Edited, Oct 20th 2013 8:19pm by rdmcandie
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#67 Oct 20 2013 at 6:10 PM Rating: Decent
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Elinda wrote:
rdmcandie wrote:
TirithRR wrote:
Eventually people will realize that the work force is shifting from manufacturing focus to service focus. And that people working at places that serve you like hotels, restaurants, and retail, are not just unskilled kids trying to earn cash on the side. These are the jobs that are not being moved to where ever the cheap labor source is these days, Eastern Europe I think is the current one all the auto suppliers are targeting. Mexico and China are too expensive now.

Maybe...


Eh not really. There is still a very strong focus on manufacturing. The problem however when you talk about jobs moving is automation. The number 1 killer of jobs in manufacturing (around the world not just north america) is automation. The jobs simply no longer exist. Not that they have been moved to another market sector, but have been eliminated from things we need done in society all together. The second largest impactor to manufacturing jobs is product quality. Our stuff simply is made better and lasts longer. Since less product needs to be replaced over the life time you need to make less, thus eliminating positions because you simply don't need to have all these extra people working when you aren't making that much. These jobs have also been temporarily eliminated, and I say temporarily because you could have a massive recall (Toyota almost 1 million vehicles) and need more people to help run production to fix the problems. But there are no new service industry jobs specifically created for these people who have "inlimbo" employment status.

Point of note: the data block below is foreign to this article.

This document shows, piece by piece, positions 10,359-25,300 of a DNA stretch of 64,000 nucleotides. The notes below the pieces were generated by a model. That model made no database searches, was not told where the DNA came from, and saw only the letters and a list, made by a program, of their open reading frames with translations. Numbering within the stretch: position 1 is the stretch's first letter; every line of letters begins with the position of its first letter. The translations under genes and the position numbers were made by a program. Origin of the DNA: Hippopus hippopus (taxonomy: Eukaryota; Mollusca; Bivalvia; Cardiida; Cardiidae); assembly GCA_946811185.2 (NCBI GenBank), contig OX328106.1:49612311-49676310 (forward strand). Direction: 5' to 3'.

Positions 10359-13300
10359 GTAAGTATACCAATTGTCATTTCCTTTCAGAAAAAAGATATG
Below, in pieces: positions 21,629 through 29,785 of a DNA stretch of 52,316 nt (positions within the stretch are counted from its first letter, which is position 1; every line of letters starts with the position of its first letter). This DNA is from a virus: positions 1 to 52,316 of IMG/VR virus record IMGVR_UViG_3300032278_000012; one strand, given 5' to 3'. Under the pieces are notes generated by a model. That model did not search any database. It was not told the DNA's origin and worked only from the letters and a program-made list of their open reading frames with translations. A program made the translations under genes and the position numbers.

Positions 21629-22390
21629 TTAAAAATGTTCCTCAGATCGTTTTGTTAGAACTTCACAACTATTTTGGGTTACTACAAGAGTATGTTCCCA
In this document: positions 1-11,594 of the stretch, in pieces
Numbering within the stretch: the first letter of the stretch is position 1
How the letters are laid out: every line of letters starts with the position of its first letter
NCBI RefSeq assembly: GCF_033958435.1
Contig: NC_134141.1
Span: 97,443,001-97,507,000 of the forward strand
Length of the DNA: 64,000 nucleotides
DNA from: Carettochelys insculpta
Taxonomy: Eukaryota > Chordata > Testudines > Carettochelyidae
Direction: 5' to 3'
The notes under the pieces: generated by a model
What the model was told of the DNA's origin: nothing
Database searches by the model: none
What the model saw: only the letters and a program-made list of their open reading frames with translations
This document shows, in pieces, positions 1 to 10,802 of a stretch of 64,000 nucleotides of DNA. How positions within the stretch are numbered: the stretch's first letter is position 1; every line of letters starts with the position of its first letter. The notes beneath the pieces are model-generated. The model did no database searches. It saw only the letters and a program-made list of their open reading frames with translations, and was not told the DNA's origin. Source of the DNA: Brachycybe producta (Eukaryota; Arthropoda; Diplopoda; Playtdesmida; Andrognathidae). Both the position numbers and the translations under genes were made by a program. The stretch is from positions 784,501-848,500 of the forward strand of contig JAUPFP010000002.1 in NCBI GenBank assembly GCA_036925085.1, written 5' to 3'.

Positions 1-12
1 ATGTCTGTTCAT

Since jobs are being eliminated in manufacturing, and not just "lost" then yes people would look elsewhere in society for work, these are primarily in the service industry, although many go into primary industries as well. While the appearance may be that the work force is tending to service, it only does so because the jobs no longer exist in manufacturing new jobs haven't been blossoming out of the service industry either nor primary industry. Its also not because a few thousand relocated, but because tens of thousands simply no longer exists on task sheets of men.



Edited, Oct 19th 2013 11:47am by rdmcandie